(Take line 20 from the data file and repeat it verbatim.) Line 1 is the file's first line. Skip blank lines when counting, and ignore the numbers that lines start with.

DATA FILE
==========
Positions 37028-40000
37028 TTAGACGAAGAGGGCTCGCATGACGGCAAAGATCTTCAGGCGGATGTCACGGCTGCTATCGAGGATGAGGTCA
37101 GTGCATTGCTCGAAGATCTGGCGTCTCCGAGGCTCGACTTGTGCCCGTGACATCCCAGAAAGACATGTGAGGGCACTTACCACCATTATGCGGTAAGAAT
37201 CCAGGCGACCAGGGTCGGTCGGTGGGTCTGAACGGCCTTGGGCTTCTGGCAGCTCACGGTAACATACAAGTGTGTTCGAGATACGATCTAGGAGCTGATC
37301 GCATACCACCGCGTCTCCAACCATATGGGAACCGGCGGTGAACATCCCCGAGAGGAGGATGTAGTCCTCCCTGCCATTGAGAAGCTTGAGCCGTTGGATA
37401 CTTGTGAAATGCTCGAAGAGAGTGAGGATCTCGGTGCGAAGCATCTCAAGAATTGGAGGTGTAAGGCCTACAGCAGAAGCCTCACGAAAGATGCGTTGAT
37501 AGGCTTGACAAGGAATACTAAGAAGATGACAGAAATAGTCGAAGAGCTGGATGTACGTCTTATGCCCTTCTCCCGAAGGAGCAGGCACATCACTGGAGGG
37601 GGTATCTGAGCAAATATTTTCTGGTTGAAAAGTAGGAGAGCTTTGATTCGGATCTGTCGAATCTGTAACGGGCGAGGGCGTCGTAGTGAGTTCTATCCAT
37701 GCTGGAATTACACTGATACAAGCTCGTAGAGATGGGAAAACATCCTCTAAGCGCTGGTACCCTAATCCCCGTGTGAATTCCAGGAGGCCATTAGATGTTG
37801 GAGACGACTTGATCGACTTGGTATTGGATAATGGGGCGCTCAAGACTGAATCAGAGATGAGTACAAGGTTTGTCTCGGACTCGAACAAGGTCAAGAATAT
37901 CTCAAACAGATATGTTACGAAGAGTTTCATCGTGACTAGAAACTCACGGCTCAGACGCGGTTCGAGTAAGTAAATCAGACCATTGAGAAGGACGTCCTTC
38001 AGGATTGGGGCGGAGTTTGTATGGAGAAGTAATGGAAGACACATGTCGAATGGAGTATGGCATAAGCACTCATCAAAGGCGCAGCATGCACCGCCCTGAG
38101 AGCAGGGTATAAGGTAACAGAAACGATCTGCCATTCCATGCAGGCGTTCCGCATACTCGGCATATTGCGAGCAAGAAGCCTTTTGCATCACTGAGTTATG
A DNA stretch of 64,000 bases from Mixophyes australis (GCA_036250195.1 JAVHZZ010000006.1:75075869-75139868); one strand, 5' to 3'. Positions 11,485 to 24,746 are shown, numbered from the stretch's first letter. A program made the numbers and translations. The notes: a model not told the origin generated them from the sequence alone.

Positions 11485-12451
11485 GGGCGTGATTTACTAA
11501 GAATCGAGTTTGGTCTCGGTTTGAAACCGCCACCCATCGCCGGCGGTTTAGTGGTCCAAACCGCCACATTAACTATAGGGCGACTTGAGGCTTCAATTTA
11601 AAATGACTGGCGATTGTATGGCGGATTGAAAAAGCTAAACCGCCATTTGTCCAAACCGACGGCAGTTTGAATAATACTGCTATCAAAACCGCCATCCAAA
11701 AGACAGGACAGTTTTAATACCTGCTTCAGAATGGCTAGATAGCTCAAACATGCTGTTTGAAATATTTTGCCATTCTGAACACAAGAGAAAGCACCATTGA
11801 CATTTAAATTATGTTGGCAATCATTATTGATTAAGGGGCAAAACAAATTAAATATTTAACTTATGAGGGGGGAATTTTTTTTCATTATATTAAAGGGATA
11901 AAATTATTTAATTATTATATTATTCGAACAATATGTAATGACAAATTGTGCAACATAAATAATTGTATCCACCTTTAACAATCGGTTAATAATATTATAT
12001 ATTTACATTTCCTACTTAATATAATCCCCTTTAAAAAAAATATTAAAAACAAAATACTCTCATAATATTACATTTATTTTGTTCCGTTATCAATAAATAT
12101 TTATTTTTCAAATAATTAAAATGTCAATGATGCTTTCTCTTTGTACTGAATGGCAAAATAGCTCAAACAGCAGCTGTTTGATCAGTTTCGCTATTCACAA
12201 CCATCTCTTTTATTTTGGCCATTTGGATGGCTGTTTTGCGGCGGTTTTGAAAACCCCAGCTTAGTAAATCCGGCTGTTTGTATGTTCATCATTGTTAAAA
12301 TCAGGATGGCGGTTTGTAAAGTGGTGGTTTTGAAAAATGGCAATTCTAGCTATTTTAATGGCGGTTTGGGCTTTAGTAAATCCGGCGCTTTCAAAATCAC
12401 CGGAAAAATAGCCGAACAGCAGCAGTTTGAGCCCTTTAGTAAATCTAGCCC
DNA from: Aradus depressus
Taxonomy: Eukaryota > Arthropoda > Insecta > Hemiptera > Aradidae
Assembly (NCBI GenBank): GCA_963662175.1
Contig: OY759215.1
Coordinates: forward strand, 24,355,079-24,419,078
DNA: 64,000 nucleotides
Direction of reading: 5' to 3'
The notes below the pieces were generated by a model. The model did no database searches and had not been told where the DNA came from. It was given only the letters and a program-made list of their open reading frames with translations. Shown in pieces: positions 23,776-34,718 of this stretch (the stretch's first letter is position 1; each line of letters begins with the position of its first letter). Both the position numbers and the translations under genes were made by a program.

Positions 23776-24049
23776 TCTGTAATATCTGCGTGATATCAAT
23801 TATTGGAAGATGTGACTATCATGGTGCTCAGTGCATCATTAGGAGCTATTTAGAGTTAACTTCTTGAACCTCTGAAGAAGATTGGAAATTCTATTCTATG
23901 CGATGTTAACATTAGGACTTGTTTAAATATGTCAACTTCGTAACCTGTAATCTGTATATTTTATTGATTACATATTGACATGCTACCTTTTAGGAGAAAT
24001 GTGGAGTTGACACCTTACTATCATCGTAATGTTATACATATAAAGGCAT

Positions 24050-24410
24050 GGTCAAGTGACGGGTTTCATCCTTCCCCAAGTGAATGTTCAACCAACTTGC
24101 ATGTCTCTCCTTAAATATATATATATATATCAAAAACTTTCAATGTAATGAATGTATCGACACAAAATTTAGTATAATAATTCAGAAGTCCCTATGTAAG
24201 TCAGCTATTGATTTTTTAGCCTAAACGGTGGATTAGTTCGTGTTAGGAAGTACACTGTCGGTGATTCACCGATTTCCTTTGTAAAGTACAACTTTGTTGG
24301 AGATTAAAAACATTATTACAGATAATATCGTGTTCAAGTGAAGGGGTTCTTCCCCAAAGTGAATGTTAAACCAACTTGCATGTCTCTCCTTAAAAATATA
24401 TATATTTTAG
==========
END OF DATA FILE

11801 CATTTAAATTATGTTGGCAATCATTATTGATTAAGGGGCAAAACAAATTAAATATTTAACTTATGAGGGGGGAATTTTTTTTCATTATATTAAAGGGATA